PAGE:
In Under the Outhouse news this week, students at Coastal Carolina University are organizing, a judge offers S.C. House Speaker Bobby Harrell a “get out of jail free” card, and the latest from South Carolina’s senatorial duo.
Students ‘Unionizing’ at CCU
Students are unionizing at Coastal Carolina University, and no, it’s not the football team. MyHorryNews.com is reporting that a group of students is coming together in an attempt to form an organized “student union” to ensure the student voice is represented in campus affairs. “We want our voices heard and we want students to participate in conversations regarding their education and community,” said Ali Cohen, one student involved with the founding of the union, tells MyHorryNews. “Many organizations in the union are organizations that are trying to bring about change and the CCU Student Union wants to allow for that to happen in a respectable manner.” Cohen states the union is open for all students, but also focuses on underrepresented communities in campus life, such as LGBT issues and “nonsecularism.” The idea of an organized student voice is a great concept, particularly at CCU where the administration is not shy about trampling on student rights (yes, Pres. DeCenzo, we have not forgotten you banning the Surge from campus). And, a student union at CCU could be a powerful counter to such actions. However, in order to be effective, Cohen and others involved in the founding of the group must resist the urge of similar, student-led governing bodies to avoid the same sins common of university administrations; namely, using its structure to punish and chill speech of other student groups for controversial speech that may, at times, be offensive to organizations that are also a part of the union. For example, the student union at British Columbia’s Kwantlen Polytechnic University dropped a policy targeting a pro-life student organization after the Justice Centre for Constitutional Freedoms issued a warning letter to the union about its de facto censorship.
Judge Saves House Speaker Bobby Harrell From Criminal Probe (For Now)
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South Carolina Circuit Judge Casey Manning nixed an ongoing investigation into potential criminal activities of House Speaker Bobby Harrell (R-Charleston) in a questionable ruling this week. Attorney General Alan Wilson began a grand jury investigation earlier this year into allegations of public corruption from the Speaker; specifically, Wilson was looking into whether Harrell used large amounts of campaign donations for personal use, in violation of campaign finance laws. However, the ruling from Manning, a rare (and curious) move to stop an official State investigation, ordered the House Ethics Committee (a board described by John Monk of The State as a “relatively toothless body” that is “made up of friends and colleagues of Harrell”) should first determine whether legal action is necessary before any court proceedings being. Wilson said such a process where the House or Senate investigated its own members -- no less the powerful Speaker position -- would grant virtual immunity for members of South Carolina’s General Assembly. “We’re creating a situation where the House Ethics Committee is the supervisor of the criminal prosecution of its own members,” Wilson argued to Manning in court. While Manning’s ruling bars any further investigative action from Wilson, there may be more ahead in a state showdown with historic legal implications for the conduct of state officials. “This Office will vigorously pursue all appellate remedies and will seek to continue this investigation,” Wilson’s office wrote in response to the ruling.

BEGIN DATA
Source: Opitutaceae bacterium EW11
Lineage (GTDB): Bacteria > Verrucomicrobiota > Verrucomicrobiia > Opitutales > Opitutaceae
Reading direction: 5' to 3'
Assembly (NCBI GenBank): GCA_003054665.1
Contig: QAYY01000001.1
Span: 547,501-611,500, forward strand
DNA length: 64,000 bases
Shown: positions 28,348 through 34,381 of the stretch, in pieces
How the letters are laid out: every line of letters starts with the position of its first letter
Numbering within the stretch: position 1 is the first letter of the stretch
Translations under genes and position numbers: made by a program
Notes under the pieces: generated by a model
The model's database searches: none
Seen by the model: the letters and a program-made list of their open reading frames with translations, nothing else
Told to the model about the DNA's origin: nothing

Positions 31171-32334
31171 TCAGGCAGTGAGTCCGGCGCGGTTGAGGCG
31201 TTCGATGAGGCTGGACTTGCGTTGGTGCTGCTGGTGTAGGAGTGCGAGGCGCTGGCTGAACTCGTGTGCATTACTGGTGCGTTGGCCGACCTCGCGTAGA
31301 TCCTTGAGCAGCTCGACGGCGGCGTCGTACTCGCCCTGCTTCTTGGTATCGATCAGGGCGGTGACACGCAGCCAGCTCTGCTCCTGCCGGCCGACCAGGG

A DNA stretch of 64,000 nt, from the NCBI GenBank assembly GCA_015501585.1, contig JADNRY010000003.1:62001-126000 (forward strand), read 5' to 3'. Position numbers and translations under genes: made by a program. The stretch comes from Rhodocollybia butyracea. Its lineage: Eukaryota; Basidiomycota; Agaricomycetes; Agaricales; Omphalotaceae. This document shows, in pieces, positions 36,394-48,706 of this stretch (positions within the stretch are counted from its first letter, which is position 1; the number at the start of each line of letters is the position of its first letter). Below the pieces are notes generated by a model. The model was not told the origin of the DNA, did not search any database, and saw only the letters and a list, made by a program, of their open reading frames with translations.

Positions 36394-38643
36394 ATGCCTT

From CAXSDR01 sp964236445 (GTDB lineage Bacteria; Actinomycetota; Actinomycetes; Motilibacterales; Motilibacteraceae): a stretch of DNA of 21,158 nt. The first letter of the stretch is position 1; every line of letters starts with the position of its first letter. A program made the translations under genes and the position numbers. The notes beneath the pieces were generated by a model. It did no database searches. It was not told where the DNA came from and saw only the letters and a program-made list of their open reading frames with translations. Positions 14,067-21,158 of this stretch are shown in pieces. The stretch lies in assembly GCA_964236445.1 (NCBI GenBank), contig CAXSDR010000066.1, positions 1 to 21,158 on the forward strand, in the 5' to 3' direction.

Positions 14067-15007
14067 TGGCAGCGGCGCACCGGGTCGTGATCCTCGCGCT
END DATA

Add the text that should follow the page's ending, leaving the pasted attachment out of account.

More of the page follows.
Washington Post Spotlights Sen. Scott
Last week, The Washington Post featured an article on South Carolina Senator Tim Scott. Scott, a Republican from Charleston who Governor Nikki Haley appointed to office in 2013 after Sen. Jim DeMint resigned to take a position at the Heritage Institute, has become a well-respected (and much loved) representative for the state. The article catches Scott at an upstate Goodwill during what he describes as a “listening tour” throughout South Carolina, doing everything from taking incognito positions in places from restaurants to shoe shops. The feature is an enjoyable read, and shines a rare light on Scott, who typically avoids that type of exposure. Even if you disagree with him, it is refreshing to hear an elected official talk about earning the respect of voters rather than trying to become another political celebrity.
Graham to (Finally) Debate Senate Challengers
U.S. Senator Lindsay Graham agreed to debate his Republican challengers in a live event just three days prior to the June 10 primary. The debate will be broadcast on June 7 at 7 p.m. by public broadcast channel, ETV. This is Graham’s first debate with his challengers during the campaign. However, The Sun News reports that the debate’s close proximity to the primary will have little impact on undecided voters, who at that point are likely to have already made up their minds about for whom to vote.